Monday, 28 November 2011

The Muslims Condition

Allah (swt) has decreed:

"InnAllaha laa yoghayyiru maa bi Qawmin hattaa yoghayyiroo maa bi anfusihim" [Ar-Ra'ad: 11].

“Allah will not change what is in any nation, until they all collectively make a change occur in what is in themselves” [TMQ Ar-Ra'ad: 11].

Many from amongst the sincere and insincere Muslims utilise this Ayah in an attempt to justify not working for the Khilafah by reviving the Ummah in a collective way. Instead, they claim, that one should perfect what is within oneself first, and only then can they look to the ills of society. Thus, they emphasise the perfection of the individual, as Allah (swt) has said that He (swt) will not change the situation of the people until they first change what is within their own selves.

Without de-emphasising the importance of tazkiyyat un-nafs (purification of oneself), it is necessary to eradicate the above false understanding, especially the idea that through tazkiyyah alone, one can revive the Ummah. In fact, such a twisted interpretation of the glorious words of Allah (swt) cannot be further from the truth. The following Tafseer of this ayah will explain its true meaning by breaking down the Arabic word by word with the aim of elucidating the collective nature of the Islamic Da'wa. At the same time, the Tafseer will refute the secular interpretation of those smitten by western individualism.

The nature of the ayah

The ayah in question is ikhbariyyah (informative), therefore it informs about when Allah (swt) will change the situation of a people. It does not provide a detailed method for revival and should not be used for such an understanding, just as no scholar has used this ayah for this purpose before. Imam ul-Qurtubi said in his Tafseer entitled ‘Al-Jaami'u li Ahkam il-Qur'an' that “akhbara Allahu” (meaning, ‘Allah informs') necessitates that it is an informative ayah (akhbara being the verb from which the adjective ikhbariyyah is derived) since it informs us on Allah's (swt) law regarding change.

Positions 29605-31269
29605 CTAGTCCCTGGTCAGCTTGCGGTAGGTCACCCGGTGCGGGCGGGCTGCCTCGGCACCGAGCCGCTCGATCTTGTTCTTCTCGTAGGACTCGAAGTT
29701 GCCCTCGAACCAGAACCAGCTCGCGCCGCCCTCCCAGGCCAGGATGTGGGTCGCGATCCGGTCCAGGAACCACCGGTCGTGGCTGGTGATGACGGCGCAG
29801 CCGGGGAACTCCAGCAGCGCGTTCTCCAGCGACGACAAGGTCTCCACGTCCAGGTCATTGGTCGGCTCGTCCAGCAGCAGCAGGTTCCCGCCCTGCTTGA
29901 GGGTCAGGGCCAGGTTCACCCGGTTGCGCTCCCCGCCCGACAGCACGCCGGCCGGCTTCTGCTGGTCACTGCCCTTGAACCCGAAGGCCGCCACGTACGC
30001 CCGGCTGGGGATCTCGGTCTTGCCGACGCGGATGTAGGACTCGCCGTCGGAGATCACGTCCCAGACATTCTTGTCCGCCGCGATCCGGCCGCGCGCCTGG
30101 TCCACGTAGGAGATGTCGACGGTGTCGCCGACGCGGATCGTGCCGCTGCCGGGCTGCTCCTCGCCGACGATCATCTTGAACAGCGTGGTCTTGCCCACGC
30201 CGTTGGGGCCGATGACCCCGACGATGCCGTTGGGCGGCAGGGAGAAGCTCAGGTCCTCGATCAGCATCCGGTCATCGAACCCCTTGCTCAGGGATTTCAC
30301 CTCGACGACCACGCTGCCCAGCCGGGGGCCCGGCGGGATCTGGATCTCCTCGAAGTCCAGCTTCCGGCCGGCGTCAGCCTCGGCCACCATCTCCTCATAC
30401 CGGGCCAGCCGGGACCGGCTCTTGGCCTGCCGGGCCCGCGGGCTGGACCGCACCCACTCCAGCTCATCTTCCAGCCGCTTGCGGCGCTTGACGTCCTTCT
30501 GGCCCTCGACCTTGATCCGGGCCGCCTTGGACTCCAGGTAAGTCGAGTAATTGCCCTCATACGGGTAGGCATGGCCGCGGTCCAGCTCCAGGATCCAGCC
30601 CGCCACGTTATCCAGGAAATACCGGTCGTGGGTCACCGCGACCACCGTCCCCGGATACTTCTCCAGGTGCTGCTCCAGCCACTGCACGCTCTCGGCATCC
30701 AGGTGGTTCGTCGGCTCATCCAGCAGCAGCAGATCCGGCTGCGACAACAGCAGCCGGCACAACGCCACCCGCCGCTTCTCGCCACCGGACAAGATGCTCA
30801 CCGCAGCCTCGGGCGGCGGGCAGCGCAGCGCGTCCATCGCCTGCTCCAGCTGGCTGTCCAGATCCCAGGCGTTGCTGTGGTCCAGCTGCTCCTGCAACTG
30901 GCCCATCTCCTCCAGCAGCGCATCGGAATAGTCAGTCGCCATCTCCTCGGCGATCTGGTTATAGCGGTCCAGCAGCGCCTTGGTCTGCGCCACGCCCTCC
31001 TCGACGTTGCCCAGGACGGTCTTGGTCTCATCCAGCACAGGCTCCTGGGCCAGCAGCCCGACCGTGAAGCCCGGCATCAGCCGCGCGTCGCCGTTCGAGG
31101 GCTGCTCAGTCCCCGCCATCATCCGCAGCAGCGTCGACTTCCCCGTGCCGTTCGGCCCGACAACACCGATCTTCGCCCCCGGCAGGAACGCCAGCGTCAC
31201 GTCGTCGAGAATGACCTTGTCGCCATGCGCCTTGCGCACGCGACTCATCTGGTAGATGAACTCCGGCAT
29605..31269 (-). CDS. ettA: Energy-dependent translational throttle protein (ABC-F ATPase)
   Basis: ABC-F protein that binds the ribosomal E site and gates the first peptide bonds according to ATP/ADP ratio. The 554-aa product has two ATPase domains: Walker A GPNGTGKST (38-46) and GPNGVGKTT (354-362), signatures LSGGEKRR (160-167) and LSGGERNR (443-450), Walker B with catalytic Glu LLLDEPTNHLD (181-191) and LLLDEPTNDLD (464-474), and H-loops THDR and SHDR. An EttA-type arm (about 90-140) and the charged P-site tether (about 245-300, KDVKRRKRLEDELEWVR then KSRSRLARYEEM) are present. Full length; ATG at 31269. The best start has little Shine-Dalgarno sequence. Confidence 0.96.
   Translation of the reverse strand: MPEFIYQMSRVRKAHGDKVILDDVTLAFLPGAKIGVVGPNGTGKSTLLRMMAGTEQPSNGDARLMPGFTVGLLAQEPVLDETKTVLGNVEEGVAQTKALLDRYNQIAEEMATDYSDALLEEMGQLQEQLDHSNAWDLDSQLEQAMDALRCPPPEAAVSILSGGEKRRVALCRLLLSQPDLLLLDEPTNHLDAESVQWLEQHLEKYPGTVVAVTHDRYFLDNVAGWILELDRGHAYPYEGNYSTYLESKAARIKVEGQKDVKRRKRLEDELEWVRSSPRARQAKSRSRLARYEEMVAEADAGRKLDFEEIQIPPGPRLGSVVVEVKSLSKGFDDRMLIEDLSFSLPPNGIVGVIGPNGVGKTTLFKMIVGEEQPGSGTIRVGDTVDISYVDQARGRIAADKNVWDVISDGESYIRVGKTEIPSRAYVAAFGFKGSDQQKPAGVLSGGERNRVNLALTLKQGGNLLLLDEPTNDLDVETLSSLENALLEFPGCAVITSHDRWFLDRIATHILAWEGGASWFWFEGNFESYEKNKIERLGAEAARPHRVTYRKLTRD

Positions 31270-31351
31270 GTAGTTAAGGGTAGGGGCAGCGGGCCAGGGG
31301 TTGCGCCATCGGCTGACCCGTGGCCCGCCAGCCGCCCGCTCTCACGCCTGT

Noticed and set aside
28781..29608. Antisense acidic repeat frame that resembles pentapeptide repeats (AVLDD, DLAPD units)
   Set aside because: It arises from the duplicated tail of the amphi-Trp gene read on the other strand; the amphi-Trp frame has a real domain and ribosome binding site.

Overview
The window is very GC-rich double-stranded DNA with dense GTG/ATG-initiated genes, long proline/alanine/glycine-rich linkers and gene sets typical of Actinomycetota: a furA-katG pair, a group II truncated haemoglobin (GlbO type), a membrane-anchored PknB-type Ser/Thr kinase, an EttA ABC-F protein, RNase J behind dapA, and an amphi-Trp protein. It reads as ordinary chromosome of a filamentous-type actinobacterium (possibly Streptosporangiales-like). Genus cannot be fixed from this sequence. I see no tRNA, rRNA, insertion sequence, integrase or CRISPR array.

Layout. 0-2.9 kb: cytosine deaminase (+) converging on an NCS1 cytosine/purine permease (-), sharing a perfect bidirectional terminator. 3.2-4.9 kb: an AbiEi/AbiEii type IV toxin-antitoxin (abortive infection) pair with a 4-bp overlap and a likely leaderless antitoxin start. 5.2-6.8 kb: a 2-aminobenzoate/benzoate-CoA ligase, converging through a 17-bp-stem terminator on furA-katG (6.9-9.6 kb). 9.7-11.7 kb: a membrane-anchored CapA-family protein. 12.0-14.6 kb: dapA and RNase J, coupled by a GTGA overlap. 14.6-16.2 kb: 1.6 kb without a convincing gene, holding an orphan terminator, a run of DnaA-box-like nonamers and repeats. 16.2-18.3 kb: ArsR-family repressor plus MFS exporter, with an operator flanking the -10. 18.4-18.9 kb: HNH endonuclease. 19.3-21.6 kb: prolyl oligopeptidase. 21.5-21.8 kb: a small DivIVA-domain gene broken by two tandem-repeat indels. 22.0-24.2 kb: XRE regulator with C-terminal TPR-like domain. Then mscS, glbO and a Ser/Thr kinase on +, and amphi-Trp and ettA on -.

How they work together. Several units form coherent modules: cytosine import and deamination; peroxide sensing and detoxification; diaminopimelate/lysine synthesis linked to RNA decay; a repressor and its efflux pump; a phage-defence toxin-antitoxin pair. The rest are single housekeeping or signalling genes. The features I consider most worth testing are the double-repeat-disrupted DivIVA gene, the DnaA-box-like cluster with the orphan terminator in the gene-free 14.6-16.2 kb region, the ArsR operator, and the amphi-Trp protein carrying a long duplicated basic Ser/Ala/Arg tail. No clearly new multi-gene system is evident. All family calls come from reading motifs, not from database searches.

Upon who does the change occur (maf'ool ul-fi'l)?

The verb (fi'l) under discussion is the change, and the instigator (faa'il) of this change is Allah (swt). So what is the object of the verb (al-maf'ool)? That is to ask, who is Allah (swt) going to change?

Allah (swt) stated, “…maa bi Qawmin…” meaning, ‘(Allah will not change) whatever is in any Qawm.'

It is clear that the change will occur upon the Qawm. What is the meaning of this word Qawm, and what is the nature of this change? The maa here is 'Aam (maa al-'Umoom), thus it applies to whatever is in the Qawm. Furthermore, the word Qawm is in the Mutlaq (unrestricted) form, and thus, it even applies to the Kafir Qawms. Therefore, the meaning is that Allah (swt) will not change whatever is in any Qawm.'

Please note that the word Qawm has been used, which means that the subject matter is the issue of collective change in society, not individual change. Qawm, in the Arabic language, means nation or sha'ab (people), and it can also mean Ummah. It does not however, mean an individual or even a collection of individuals. Fard or shakhs refers to an individual or a person respectively, and afraad or shakhsiyyaat are the plurals, meaning a collection of individuals or people. These words may be used to denote the work that treads the path of individual reform.

Allah (swt), however, used none of those words in this ayah; instead, He (swt) used ‘Qawm,' which means nation, or Ummah. Nation has a specific connotation. It means a group or collective of people, but more than that because this is merely afraad. The difference is that this collective, known as a Qawm is bonded by a common identity, having some form of common unifying force, which is why it can also be used to describe a nation unified by race, hence the noun qawmiyyah (nationalism). However, here it is not restricted to ethnic groups, as the Muslims are included in its meaning. Also, it is not restricted to ideological societies. The word Ummah would be better to use here, as ethnic groupings are not necessarily ideological, yet they are also known as a Qawm. Thus, in this ayah the word Qawm is used loosely, denoting any nation, not necessarily along racial or ideological lines; thus, it is Mutlaq (unrestricted) and applies to all collective groupings of people.